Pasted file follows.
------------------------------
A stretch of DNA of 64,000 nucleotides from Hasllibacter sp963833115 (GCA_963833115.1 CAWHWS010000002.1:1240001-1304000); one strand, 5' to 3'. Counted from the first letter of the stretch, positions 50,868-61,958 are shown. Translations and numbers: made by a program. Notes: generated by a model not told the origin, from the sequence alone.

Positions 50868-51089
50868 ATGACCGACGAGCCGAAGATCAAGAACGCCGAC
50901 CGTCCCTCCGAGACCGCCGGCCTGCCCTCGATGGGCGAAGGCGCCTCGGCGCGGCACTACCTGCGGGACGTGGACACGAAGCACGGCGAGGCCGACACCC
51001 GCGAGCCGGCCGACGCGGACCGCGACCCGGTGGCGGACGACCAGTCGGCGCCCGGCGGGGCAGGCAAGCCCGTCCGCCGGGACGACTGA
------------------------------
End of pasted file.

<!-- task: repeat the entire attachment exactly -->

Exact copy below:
A stretch of DNA of 64,000 nucleotides from Hasllibacter sp963833115 (GCA_963833115.1 CAWHWS010000002.1:1240001-1304000); one strand, 5' to 3'. Counted from the first letter of the stretch, positions 50,868-61,958 are shown. Translations and numbers: made by a program. Notes: generated by a model not told the origin, from the sequence alone.

Positions 50868-51089
50868 ATGACCGACGAGCCGAAGATCAAGAACGCCGAC
50901 CGTCCCTCCGAGACCGCCGGCCTGCCCTCGATGGGCGAAGGCGCCTCGGCGCGGCACTACCTGCGGGACGTGGACACGAAGCACGGCGAGGCCGACACCC
51001 GCGAGCCGGCCGACGCGGACCGCGACCCGGTGGCGGACGACCAGTCGGCGCCCGGCGGGGCAGGCAAGCCCGTCCGCCGGGACGACTGA